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Where is the love? Source: David Gura hide caption

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Source: David Gura

Sam Roberts, a metro reporter for The New York Times, wrote a nice piece about Neil Neches, "an erudite writer in the transit agency's marketing and service information department" who created many of the public-service advertisements that run along rail cars; above all else, a man who knows how to use a semicolon properly.

One of his placards, rendered famous by today's article, reads, "Please put [your newspaper] in a trash can; that's good news for everyone."

The punctuation mark, Roberts points out, has fallen out of favor; to many people, it is cumbersome and archaic: "Semicolon sightings in the city are unusual, period, much less in exhortations drafted by committees of civil servants. In literature and journalism, not to mention in advertising, the semicolon has been largely jettisoned as a pretentious anachronism."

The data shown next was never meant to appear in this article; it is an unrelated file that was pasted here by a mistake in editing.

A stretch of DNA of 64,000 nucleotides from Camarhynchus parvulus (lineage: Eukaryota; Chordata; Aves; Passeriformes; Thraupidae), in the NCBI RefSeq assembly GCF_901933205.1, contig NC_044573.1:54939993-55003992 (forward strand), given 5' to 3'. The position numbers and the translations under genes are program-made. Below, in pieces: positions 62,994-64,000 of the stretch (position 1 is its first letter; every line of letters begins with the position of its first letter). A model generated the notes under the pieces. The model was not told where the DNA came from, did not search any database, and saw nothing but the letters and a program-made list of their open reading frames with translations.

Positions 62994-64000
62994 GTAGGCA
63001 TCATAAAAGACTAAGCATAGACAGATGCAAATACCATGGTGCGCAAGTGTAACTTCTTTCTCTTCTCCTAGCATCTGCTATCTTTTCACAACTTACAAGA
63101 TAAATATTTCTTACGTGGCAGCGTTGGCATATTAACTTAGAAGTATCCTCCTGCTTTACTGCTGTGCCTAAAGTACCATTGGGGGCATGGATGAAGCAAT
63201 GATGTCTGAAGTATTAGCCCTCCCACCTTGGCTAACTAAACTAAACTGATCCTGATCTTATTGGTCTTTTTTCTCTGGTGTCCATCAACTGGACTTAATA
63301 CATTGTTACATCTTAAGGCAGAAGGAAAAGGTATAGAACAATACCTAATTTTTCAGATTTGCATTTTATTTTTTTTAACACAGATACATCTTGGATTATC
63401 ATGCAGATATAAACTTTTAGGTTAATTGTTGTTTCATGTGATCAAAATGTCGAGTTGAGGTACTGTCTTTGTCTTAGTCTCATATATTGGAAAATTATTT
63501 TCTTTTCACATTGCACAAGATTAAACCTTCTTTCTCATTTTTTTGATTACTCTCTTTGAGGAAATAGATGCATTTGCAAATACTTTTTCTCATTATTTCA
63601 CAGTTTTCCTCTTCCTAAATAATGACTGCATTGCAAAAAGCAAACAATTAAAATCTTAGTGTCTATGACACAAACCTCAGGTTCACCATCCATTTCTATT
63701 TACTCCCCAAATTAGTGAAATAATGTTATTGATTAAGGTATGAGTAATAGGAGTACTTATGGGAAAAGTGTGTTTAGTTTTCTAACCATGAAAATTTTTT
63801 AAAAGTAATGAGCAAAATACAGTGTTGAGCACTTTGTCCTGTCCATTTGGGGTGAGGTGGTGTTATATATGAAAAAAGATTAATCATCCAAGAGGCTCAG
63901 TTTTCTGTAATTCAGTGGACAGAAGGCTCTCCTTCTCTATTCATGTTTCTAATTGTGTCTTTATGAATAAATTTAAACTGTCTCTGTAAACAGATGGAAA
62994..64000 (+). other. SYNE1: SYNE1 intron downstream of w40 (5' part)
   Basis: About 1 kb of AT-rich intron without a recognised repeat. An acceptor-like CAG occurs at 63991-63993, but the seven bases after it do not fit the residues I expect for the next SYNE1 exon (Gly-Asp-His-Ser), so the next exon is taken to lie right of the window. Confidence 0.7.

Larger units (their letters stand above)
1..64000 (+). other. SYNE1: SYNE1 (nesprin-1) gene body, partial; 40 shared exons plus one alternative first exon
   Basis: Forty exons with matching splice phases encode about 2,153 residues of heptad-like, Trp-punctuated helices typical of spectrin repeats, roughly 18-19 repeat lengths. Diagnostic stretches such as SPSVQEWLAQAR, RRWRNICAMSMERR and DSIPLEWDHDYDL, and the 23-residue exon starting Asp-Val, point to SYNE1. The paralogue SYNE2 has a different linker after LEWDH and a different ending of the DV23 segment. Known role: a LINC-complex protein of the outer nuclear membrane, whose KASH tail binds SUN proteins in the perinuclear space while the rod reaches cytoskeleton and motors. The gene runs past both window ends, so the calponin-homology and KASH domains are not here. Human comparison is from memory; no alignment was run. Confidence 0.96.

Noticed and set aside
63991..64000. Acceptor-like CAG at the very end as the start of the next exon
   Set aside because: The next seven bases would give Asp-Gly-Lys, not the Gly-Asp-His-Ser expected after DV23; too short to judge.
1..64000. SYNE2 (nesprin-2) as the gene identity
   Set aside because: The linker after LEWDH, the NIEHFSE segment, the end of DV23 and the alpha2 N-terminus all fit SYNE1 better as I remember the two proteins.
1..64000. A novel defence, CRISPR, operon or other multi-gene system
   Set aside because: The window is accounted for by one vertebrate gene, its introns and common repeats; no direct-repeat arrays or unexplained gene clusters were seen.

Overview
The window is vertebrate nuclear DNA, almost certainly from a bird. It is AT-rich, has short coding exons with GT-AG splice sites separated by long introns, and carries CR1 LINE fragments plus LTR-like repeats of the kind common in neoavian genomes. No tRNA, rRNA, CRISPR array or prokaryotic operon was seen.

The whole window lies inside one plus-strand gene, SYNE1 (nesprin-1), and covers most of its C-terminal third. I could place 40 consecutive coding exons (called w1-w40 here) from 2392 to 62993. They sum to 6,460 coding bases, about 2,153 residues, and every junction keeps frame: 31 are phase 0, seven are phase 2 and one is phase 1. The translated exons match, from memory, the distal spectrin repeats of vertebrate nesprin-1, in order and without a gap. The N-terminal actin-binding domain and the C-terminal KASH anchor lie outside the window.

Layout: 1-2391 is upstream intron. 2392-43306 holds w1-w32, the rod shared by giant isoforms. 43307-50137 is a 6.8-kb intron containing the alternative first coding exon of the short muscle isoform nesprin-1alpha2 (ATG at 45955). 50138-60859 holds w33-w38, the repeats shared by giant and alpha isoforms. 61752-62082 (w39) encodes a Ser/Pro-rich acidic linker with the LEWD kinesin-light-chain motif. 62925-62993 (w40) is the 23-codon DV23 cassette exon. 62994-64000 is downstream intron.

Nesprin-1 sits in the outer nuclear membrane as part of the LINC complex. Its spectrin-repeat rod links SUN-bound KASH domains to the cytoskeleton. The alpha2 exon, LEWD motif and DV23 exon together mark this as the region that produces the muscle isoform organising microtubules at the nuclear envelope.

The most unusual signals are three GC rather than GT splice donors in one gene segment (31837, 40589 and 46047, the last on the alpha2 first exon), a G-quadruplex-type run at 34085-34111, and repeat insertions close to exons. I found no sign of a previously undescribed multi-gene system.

Because I'm a sucker for sterling syntax, the superfluous comma, and the semicolon (used appropriately), I liked the piece. For Gawker, it was low-hanging fruit: "Fittingly, this impeccable semicolon is in the MTA's house ad about how you should throw away your newspapers when you leave the train instead of leaving them for others to discover the joy of reading."

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